Microbial carbohydrate-binding toxins - From etiology to biotechnological application

Biotechnol Adv. 2022 Oct:59:107951. doi: 10.1016/j.biotechadv.2022.107951. Epub 2022 Apr 6.


Glycan-recognizing toxins play a significant role in the etiology of many diseases afflicting humanity. The carbohydrate recognition domains of these toxins play essential roles in the virulence of many microbial organisms with multiple modes of action, from promoting pore formation to facilitating the entry of toxic enzymatic subunits into the host cell. Carbohydrate-binding domains with an affinity for specific glycan-based receptors can also be exploited for various applications, including detecting glycobiomarkers, as drug delivery systems, and new generation biopharmaceutical products and devices (e.g. glycoselective capture of tumor-derived exosomes). Therefore, understanding how to efficiently express and purify recombinant toxins and their carbohydrate-binding domains can enable opportunities for the formulation of innovative biopharmaceuticals that can improve human health. Here, we provide an overview of carbohydrate-binding toxins in the context of biotechnological innovation. We review 1) structural characteristics concerning the toxins' mode of action; 2) applications and therapeutic design with a particular emphasis on exploiting carbohydrate-binding toxins for production of anti-tumor biopharmaceuticals; discuss 3) possible ways to manufacture those molecules at a bioreactor scale using microbial expression systems, and 4) their purification using their affinity for glycans.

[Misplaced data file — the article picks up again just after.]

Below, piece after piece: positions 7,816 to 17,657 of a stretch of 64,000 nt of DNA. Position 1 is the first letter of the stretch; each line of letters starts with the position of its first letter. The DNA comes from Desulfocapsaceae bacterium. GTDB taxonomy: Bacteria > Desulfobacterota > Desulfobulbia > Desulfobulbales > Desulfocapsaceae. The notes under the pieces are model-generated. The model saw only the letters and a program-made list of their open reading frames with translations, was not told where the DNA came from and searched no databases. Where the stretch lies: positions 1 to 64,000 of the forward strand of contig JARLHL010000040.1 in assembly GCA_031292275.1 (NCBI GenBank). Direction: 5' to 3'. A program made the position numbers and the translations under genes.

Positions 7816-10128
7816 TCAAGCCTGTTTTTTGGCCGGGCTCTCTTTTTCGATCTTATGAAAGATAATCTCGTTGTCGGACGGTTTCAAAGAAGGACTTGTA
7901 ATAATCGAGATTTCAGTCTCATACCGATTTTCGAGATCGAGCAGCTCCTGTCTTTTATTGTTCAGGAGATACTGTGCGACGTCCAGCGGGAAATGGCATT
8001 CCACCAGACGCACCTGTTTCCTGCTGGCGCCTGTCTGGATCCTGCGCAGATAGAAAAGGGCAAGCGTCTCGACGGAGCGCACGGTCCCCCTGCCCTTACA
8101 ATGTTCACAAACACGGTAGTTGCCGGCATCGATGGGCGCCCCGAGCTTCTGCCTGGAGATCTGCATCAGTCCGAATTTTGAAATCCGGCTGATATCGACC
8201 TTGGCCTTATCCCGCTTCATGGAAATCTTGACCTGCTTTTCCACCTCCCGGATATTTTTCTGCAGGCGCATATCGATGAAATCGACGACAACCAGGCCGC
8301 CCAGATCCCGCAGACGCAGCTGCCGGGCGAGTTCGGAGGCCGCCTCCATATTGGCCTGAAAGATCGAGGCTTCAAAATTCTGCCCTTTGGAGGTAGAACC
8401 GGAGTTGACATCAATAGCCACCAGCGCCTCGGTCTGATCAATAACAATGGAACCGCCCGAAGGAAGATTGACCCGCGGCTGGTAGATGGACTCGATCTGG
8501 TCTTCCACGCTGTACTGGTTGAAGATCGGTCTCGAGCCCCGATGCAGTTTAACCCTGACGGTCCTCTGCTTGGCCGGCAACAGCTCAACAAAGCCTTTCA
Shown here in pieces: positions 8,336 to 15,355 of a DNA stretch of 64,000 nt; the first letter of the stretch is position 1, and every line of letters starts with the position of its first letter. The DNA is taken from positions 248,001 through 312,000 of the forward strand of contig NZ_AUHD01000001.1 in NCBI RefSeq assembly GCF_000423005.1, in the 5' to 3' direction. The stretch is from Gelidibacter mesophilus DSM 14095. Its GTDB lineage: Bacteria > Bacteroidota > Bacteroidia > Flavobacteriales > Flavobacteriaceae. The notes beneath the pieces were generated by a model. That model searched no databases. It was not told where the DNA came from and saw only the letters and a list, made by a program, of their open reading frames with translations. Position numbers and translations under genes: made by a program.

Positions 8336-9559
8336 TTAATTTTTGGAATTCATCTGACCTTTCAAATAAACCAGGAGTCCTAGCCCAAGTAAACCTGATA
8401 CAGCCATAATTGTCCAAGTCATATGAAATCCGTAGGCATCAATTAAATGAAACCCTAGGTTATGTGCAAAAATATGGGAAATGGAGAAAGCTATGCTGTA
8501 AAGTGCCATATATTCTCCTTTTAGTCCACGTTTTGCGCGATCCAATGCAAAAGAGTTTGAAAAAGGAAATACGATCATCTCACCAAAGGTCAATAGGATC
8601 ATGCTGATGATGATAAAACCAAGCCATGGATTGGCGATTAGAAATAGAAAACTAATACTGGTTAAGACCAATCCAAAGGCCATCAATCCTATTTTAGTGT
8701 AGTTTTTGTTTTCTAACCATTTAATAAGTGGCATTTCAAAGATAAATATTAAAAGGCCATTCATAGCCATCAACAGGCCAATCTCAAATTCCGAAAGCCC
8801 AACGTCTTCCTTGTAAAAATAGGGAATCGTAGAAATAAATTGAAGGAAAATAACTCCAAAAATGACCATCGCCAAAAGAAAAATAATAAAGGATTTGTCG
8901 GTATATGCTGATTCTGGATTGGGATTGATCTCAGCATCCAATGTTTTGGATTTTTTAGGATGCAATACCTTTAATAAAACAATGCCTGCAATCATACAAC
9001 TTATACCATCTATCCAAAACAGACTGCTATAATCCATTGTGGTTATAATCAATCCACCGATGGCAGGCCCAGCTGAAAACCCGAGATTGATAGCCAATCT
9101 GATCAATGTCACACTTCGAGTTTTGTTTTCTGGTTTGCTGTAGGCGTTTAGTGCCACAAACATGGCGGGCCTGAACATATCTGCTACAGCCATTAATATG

Keywords: Bacterial toxin; cholera toxin; downstream and upstream processing; fed-batch fermentation; shiga toxin; toxin-drug conjugate; vaccine design.

Publication types

  • Review
  • Research Support, Non-U.S. Gov't

MeSH terms

  • Bacterial Toxins* / chemistry
  • Bacterial Toxins* / metabolism
  • Biological Products*
  • Carbohydrates
  • Humans
  • Polysaccharides / chemistry


  • Bacterial Toxins
  • Biological Products
  • Carbohydrates
  • Polysaccharides